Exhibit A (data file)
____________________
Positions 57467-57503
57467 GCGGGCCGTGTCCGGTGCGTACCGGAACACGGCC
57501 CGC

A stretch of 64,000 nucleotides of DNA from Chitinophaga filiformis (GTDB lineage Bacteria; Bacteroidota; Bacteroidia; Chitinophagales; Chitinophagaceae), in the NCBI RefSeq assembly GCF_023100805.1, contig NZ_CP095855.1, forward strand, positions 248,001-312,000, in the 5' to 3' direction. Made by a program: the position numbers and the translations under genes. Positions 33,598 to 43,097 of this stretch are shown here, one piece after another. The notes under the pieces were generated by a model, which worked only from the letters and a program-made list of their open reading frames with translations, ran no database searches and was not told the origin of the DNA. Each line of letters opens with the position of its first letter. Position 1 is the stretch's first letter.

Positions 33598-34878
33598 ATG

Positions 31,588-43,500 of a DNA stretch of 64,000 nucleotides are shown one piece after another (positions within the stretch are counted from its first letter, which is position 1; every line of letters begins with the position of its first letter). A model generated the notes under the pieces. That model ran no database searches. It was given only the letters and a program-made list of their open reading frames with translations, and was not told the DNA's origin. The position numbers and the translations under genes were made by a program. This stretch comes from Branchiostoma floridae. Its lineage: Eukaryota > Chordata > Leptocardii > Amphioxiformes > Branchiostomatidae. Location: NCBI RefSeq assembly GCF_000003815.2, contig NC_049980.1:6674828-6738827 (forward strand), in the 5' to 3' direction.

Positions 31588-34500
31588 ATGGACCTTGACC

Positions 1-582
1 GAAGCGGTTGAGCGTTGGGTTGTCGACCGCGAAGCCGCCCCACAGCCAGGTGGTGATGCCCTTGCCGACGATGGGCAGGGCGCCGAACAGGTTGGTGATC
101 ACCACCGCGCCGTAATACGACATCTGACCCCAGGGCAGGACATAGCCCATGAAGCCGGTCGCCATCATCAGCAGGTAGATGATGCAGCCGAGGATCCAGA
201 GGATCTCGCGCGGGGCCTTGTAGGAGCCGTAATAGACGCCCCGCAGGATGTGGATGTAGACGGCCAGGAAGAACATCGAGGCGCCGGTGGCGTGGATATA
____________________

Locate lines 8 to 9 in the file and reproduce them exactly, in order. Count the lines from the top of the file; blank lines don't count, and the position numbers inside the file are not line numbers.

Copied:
Positions 31588-34500
31588 ATGGACCTTGACC